ON VIEWING DANTE AND BEATRICE BY HENRY HOLIDAY, 1884

Beatriz F. Fernandez

FROM DANTE, TO BEATRICE   
 

In your father’s garden we first met, a pair in exile,
two children playing without a care, in our shared exile.

You were eight, I, nine, you in crimson and I blind
to all else but the fall of your fair hair, from my exile.

For nine years I lived for a word from you, or a smile,
and nightly dreamt of your emerald stare, Love, my exile.

All in white you flowed like the river Arno beside you,
one strong wind would carry us from there, to blissful exile.

But you married another and fled life at twenty-four—
in death’s garden my love, a bloom so rare, thrived in exile.

Live forever in my songs, consume my burning heart, 
over my flayed bones murmur a prayer, dust in exile.

My secret savior, I sang for you alone--to my muse,
my Beatrice, from your Dante, soul bare, so lost in exile.


FROM BEATRICE, TO DANTE 


At the garden party I sought to hide in my secret
spot, and found a boy already ensconced there, secret

friend as you would soon become—so shy was I, 
even my parents I would not dare tell of my secret

regard for you, which grew as you did, so tall, so dark,
all broad shoulders and long legs, in your eyes secrets

which I could not read.  Even as I sensed your gaze follow
me as I strolled with my sisters along the Arno, my secret

longing for you bound my tongue, all I could do was gaze—
back at you—what earthly good could become of this secret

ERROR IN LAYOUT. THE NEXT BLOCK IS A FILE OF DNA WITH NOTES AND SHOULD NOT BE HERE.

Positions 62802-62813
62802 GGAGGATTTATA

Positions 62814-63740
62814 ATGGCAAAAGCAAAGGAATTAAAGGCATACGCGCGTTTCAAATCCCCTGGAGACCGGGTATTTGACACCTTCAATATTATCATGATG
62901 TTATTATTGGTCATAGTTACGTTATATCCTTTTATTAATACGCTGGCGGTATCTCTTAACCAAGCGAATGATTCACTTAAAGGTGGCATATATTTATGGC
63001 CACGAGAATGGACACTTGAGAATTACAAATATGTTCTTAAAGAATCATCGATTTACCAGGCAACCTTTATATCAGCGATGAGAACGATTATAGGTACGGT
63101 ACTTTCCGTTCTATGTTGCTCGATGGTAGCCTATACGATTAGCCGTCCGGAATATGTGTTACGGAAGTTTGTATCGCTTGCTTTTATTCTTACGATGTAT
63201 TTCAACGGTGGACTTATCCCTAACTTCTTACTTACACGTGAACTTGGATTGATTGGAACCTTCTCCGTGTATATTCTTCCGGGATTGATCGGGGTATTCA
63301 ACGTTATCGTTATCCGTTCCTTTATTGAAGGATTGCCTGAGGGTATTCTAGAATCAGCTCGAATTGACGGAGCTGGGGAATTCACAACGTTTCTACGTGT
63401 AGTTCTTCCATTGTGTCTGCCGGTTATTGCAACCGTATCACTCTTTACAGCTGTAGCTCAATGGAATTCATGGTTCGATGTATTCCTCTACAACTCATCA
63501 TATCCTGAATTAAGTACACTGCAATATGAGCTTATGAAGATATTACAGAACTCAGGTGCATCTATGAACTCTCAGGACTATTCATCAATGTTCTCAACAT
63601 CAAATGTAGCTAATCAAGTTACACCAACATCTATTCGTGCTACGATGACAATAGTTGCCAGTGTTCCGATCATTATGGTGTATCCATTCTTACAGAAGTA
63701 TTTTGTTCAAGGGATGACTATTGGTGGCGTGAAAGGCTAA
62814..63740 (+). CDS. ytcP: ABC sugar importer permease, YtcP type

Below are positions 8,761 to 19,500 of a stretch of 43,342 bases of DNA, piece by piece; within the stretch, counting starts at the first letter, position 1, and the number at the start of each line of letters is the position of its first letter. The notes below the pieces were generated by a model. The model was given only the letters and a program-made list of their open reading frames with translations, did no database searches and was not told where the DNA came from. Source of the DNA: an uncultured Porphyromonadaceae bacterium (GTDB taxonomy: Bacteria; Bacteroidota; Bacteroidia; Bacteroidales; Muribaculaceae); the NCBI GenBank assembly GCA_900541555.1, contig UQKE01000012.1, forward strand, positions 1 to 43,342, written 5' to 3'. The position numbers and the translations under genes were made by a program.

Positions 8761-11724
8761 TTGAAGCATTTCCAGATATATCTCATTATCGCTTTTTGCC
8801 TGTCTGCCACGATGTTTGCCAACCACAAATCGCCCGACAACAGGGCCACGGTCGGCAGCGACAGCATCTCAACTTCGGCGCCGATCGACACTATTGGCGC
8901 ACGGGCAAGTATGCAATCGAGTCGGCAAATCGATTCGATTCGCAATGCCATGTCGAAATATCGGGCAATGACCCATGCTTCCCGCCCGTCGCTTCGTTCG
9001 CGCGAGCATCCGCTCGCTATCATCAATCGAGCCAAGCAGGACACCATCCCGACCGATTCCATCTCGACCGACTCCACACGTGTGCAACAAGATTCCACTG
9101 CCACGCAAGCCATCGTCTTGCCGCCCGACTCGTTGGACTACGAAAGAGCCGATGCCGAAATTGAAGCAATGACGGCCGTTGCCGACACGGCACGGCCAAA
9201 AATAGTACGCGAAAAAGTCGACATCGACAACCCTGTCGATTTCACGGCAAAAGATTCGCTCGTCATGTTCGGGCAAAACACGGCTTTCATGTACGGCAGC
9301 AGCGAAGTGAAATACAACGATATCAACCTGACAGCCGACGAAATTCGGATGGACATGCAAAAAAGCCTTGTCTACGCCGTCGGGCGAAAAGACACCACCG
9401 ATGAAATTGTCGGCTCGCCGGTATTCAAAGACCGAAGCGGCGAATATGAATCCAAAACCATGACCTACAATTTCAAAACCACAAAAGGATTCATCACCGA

when my father had already chosen my groom-to-be?  
I had no right to speak to you and give you secret

hopes to dream about—all the burden was on my side.
Forced to submit, become a reluctant bride with a secret

hidden deep, so hopeless, so shameful—my love for you
burning like a dagger in my chest, a tormenting secret

with no end in sight.  I welcomed the respite of death
in the face of a life filled with despair, at least my secret  

would die with me—with my last breath I bequeathed you
my memory of you, our shared childish laughter in a secret

garden, your hand in mine, innocent love which lost its way,
a lifetime of longing for you, my Dante, my divine secret.


Previously published by the The Society of Classical Poets

 

BEATRIZ F. FERNANDEZ is a university reference librarian in Florida.  She has read her poetry on WLRN, South Florida’s NPR news station, was the grand prize winner of the second annual Writer’s Digest poetry award, and was featured in the Latina Book Club blog. Her poetry can be found at Boston Literary Magazine, FLARE: the Flagler Review, Northern Liberties Review, Spark: a Creative Anthology, Verse Wisconsin, and Writer’s Digest, among others. She received a Pushcart Prize nomination in 2014 and her poetry chapbook, Shining from a Different Firmament, was just published by Finishing Line Press in 2015. Contact her at www.beasbooks.blogspot.com.